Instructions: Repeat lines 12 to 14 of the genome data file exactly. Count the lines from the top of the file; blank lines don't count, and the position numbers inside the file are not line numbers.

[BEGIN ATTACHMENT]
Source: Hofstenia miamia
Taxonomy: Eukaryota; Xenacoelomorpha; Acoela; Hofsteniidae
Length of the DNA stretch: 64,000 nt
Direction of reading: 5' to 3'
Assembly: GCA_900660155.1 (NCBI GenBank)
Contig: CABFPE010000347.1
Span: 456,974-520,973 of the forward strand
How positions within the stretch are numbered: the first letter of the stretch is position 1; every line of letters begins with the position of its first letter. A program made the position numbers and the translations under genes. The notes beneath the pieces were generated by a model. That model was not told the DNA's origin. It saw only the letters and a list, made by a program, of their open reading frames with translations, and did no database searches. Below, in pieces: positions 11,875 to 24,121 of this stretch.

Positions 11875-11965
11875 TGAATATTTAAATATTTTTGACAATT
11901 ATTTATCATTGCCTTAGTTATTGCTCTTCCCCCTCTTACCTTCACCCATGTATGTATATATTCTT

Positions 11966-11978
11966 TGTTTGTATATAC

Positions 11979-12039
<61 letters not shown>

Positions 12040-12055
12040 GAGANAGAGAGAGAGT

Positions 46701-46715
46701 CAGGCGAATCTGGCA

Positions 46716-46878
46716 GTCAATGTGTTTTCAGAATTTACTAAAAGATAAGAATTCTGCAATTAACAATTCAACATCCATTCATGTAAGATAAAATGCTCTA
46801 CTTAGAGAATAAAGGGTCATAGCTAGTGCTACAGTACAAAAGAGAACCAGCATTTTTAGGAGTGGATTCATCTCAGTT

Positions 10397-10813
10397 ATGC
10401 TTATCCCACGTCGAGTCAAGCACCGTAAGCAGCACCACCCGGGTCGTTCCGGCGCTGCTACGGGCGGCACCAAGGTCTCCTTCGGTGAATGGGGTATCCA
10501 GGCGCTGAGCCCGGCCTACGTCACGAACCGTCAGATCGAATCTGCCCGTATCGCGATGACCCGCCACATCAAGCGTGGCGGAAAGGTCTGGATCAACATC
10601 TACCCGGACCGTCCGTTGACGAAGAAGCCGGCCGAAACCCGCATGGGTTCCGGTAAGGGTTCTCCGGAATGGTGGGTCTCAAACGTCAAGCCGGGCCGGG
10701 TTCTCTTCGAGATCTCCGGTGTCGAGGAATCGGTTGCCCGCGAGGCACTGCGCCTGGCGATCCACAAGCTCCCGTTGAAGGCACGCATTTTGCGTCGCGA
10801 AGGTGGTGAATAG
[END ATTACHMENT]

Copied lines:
Positions 11966-11978
11966 TGTTTGTATATAC

Positions 11979-12039